Milind Karmakar, leading investment expert, has been quoted saying “it is more expensive to deliver goods via an online order rather than a customer coming to your place and taking it himself,” and so online sellers cannot ignore the need to venture into physical stores.
One such Indian ecommerce brand to set up physical stores is babies & moms goods retailer First Cry. The brand has been expanding its network through franchisees, thus enabling customers to touch and feel products before purchase while also reaching out to markets untapped by the website.
I Ketut Adi Putra, a VP at Berrybenka, an Indonesian fashion ecommerce startup, comments on the role of physical stores in the brand’s success: “There’s a pretty strong conversion of offline/online buyers, compared to just online buyers. This strategy also helps us build trust with our customers.”
The future doesn’t belong to either online or offline players, but to those who find the right balance between the two.
Recently, leading fashion e-tailer Myntra launched a fully-automated design collection of garments under its private label Moda Rapido. What does this mean?
“Earlier, the AI technology would figure out certain attributes like a placket with a contrast that is selling well, a Chinese collar that is very popular or a particular type of cuff design that works well; our team of designers would then take those attributes and design a shirt but now, we have graduated to zero human intervention,” Ambarish Kenghe, the head of product at Myntra, was quoted saying in a news report.
Data from fashion websites, social media and Myntra’s own customer data is narrowed to identify what customers are looking for. Using computer vision and AI on this data, the platform then creates thousands of permutations and combinations, and then focuses on and zooms in on what would sell best.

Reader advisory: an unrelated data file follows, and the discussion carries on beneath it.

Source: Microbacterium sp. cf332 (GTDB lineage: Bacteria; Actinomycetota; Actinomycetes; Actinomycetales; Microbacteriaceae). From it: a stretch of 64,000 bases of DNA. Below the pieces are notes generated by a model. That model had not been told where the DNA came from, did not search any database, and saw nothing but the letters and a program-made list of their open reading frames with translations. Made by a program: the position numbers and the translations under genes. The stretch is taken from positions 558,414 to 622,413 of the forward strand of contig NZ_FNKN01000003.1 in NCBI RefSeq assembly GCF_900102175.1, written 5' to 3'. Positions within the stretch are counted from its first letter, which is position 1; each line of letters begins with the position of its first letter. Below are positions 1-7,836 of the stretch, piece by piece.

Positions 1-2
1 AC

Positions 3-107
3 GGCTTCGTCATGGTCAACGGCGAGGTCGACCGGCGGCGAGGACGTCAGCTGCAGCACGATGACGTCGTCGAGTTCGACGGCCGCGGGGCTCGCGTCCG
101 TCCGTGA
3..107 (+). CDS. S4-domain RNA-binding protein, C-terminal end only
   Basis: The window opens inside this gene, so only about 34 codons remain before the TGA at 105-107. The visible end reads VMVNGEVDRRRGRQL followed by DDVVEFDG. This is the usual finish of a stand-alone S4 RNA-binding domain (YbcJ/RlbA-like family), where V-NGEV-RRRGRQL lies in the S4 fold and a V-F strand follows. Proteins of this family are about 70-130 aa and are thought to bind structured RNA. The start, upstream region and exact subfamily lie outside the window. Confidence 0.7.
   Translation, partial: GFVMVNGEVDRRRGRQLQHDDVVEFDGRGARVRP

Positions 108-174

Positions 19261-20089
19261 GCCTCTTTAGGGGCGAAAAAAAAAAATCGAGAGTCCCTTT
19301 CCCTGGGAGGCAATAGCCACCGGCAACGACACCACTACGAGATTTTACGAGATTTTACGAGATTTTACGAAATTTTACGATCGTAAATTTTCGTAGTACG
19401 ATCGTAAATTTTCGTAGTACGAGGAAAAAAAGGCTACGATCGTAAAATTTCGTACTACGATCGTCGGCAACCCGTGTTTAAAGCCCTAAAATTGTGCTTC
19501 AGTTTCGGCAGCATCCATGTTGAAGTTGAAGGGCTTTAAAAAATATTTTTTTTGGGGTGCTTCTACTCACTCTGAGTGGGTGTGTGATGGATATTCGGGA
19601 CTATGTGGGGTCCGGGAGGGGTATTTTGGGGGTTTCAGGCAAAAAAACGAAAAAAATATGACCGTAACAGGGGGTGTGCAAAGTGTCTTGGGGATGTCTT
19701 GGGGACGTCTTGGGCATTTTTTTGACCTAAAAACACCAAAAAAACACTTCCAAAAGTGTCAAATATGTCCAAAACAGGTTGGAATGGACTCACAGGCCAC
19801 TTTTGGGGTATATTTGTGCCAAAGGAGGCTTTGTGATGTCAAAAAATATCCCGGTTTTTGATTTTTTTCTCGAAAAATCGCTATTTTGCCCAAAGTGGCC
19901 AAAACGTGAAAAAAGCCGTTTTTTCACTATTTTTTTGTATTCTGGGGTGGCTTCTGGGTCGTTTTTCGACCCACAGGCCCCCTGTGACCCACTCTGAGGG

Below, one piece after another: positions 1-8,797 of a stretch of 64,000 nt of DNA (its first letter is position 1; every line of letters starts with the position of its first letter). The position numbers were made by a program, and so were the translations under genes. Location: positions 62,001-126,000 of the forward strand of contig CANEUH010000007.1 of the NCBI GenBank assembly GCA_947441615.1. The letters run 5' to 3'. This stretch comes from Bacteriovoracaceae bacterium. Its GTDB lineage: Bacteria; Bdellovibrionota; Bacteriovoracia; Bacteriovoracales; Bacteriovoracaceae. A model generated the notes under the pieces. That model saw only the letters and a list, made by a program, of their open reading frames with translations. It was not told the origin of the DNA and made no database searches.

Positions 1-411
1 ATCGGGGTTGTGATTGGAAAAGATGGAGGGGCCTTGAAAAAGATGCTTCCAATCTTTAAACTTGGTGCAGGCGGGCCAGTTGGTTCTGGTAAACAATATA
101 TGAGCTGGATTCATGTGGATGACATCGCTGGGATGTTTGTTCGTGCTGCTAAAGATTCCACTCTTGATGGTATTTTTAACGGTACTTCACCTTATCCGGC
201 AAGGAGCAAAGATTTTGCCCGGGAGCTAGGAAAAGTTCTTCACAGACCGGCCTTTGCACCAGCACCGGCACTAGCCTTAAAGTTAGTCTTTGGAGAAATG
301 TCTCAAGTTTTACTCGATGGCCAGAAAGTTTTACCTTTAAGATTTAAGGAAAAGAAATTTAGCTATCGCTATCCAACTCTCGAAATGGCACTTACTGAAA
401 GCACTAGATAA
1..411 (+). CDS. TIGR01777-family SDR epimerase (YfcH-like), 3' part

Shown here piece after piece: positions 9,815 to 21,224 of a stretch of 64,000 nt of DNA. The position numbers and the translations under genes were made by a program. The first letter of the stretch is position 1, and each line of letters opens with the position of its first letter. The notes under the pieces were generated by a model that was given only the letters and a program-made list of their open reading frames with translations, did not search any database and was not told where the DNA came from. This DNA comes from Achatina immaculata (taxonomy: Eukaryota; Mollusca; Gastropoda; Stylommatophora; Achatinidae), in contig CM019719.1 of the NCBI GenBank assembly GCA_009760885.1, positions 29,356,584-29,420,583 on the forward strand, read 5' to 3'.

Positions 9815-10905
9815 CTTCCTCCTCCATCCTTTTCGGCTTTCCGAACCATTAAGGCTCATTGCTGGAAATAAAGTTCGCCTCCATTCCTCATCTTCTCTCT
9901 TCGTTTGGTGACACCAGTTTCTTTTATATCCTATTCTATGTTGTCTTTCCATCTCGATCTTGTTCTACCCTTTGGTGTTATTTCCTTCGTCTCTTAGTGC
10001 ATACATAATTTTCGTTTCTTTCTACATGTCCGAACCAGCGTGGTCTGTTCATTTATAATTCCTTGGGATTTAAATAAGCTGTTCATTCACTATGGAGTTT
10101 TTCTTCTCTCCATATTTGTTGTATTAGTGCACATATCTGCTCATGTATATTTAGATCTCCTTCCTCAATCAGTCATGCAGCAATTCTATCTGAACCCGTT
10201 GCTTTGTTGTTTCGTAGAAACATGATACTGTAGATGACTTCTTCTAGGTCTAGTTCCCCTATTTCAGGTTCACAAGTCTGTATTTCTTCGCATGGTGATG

Ultimately, a TechPack which has all the design dimensions and specifications for manufacturing is created. That is how the line is brought out with zero human intervention.Myntra is not the only fashion e-tailer to tap the potential of machine learning.
There are few other ecommerce companies, who are also leveraging technology at various levels.
ShopClues, for instance, is using image technology to make the shopping experience easier for customers by standardizing sizing across brands, with reference to a standard product size.
Paytm, which now offers a range of items for sale, from movie and flight tickets to various products, is using machine learning to understand customer purchase patterns and personalize their offerings and promotions accordingly.
IoT and AI are yet to become commonplace to Indian ecommerce, but the data captured from buyers, especially the millennials gives tremendous scope for business sophistication and growth.
The ecommerce industry frontrunners have recognized this, and are paving the way for other ecommerce businesses to follow suit.
It’s important for ecommerce businesses to keep an eye on the changing winds and set their sails accordingly. Embitel’s ecommerce consultants provide advisory to clients to help them excel on the basis of these trends.